Treasure Island: From Electrifying Collaborations to Forgettable Muzak

FKA Twigs, Shamir, and Big Grams’ performances saved Treasure Island Music Festival from becoming a snoozefest of easily digestible indie rock.


FKA Twigs coupled her operatic singing with tense choreography. - KEVIN FRANCIS BARRETT
  • Kevin Francis Barrett
  • FKA Twigs coupled her operatic singing with tense choreography.

Treasure Island Music Festival is typically curated to appeal to two different crowds: Saturday spotlights electronic and pop artists, while Sunday consists of mellow indie rock. However, each year, this dualistic paradigm feels increasingly outdated.

The year 2015 saw a great deal of fascinating cross-genre collaborations in pop: Miley Cyrus dropped a self-released album with credits from Ariel Pink and Mike Will Made It; Skrillex and Diplo’s production resuscitated Justin Bieber’s career; Usher put out an anti-police brutality anthem with Nas. Yet instead of taking a cue from these boundary-pushing shifts in the music industry, this year’s festival stuck to the same structure of past editions. As a result, it sequestered its best and most progressive artists to the first day and ended with a monotonous series of similar-sounding bands on the second.

To its credit, though, Treasure Island featured on Saturday several stand-out musicians who were innovative enough to redeem the festival from its structural shortcomings. FKA Twigs was one such forward-thinking performer. The British singer-songwriter dazzled a rapt audience with her operatic singing and theatrical stage show, in which every visual and sonic element seemed meticulously planned — down to the way her corseted outfit interacted with the fractured, white-and-red spotlights illuminating the stage. Twigs’ band consisted of three musicians who struck their sample pads like war drums with grand gestures that matched the singer’s vocal intensity and moody, alchemical beats.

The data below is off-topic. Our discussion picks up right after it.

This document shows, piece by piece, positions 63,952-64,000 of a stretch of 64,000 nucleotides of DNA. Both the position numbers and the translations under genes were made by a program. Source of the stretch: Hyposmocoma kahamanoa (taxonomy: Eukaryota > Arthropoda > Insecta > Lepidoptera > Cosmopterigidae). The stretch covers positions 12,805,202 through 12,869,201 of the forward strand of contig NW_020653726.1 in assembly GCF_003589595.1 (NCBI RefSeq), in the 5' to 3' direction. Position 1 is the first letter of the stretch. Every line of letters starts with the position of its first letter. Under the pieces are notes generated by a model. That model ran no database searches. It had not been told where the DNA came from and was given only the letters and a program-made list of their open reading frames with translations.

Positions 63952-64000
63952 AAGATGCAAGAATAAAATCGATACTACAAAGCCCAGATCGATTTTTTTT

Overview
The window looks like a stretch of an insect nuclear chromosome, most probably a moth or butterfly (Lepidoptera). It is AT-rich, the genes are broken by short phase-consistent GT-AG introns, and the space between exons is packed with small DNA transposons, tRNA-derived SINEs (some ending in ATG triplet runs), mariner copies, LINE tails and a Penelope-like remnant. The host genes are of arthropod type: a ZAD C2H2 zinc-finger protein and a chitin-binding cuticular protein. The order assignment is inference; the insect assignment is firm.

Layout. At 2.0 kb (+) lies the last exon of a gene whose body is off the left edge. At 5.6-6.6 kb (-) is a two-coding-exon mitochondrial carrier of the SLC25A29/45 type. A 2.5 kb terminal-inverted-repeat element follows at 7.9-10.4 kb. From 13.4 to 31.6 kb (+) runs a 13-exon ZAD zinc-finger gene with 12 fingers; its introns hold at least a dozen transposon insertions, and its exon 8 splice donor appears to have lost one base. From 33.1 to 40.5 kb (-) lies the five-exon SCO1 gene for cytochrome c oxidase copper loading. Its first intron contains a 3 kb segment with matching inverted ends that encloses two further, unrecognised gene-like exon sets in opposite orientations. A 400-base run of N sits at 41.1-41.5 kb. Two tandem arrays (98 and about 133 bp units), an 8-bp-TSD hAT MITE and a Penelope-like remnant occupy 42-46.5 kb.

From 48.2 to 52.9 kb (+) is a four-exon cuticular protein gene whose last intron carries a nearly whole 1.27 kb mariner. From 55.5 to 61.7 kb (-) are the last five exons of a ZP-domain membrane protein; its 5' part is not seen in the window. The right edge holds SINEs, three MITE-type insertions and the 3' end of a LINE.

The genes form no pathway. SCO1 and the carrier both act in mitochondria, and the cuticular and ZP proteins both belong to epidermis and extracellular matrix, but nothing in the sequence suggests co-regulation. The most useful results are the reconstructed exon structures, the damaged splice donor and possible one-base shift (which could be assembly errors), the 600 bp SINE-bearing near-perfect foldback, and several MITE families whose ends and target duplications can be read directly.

Twigs’ lyrics probe the overlap between pleasure and discomfort and examine the elemental psychology of desire. She conveyed the polarity of her work with tense choreography, including two duets that were simultaneously erotic and adversarial. Though she was in constant motion throughout the show, her crystalline voice hit precariously high notes as she built upon familiar tracks with expansive, architectural vocal arrangements.
Big Boi of OutKast performed with his new group, Big Grams. - KEVIN FRANCIS BARRETT
  • Kevin Francis Barrett
  • Big Boi of OutKast performed with his new group, Big Grams.

The event also featured savvy collaborations among established artists taking their sounds in new directions. Big Grams, which followed Twigs’ set, is the joint project of Big Boi from OutKast and electronic pop duo Phantogram. As fans of OutKast know well, Big Boi’s boisterous flow works well over upbeat song structures that lend his rap style a pop sensibility. While Phantograms’ saccharine, synth-driven production certainly achieves this effect, one couldn't help but think that at the beginning of Big Grams’ set, Sarah Barthel’s singing felt superfluous and that the performance would have been better with Big Boi's vocals alone. However, eventually, the trio found its groove. While Big Grams’ appeal is largely predicated on Big Boi’s status as a legend, it’s refreshing to see him work with a younger, lesser-known band instead of rehashing old hits.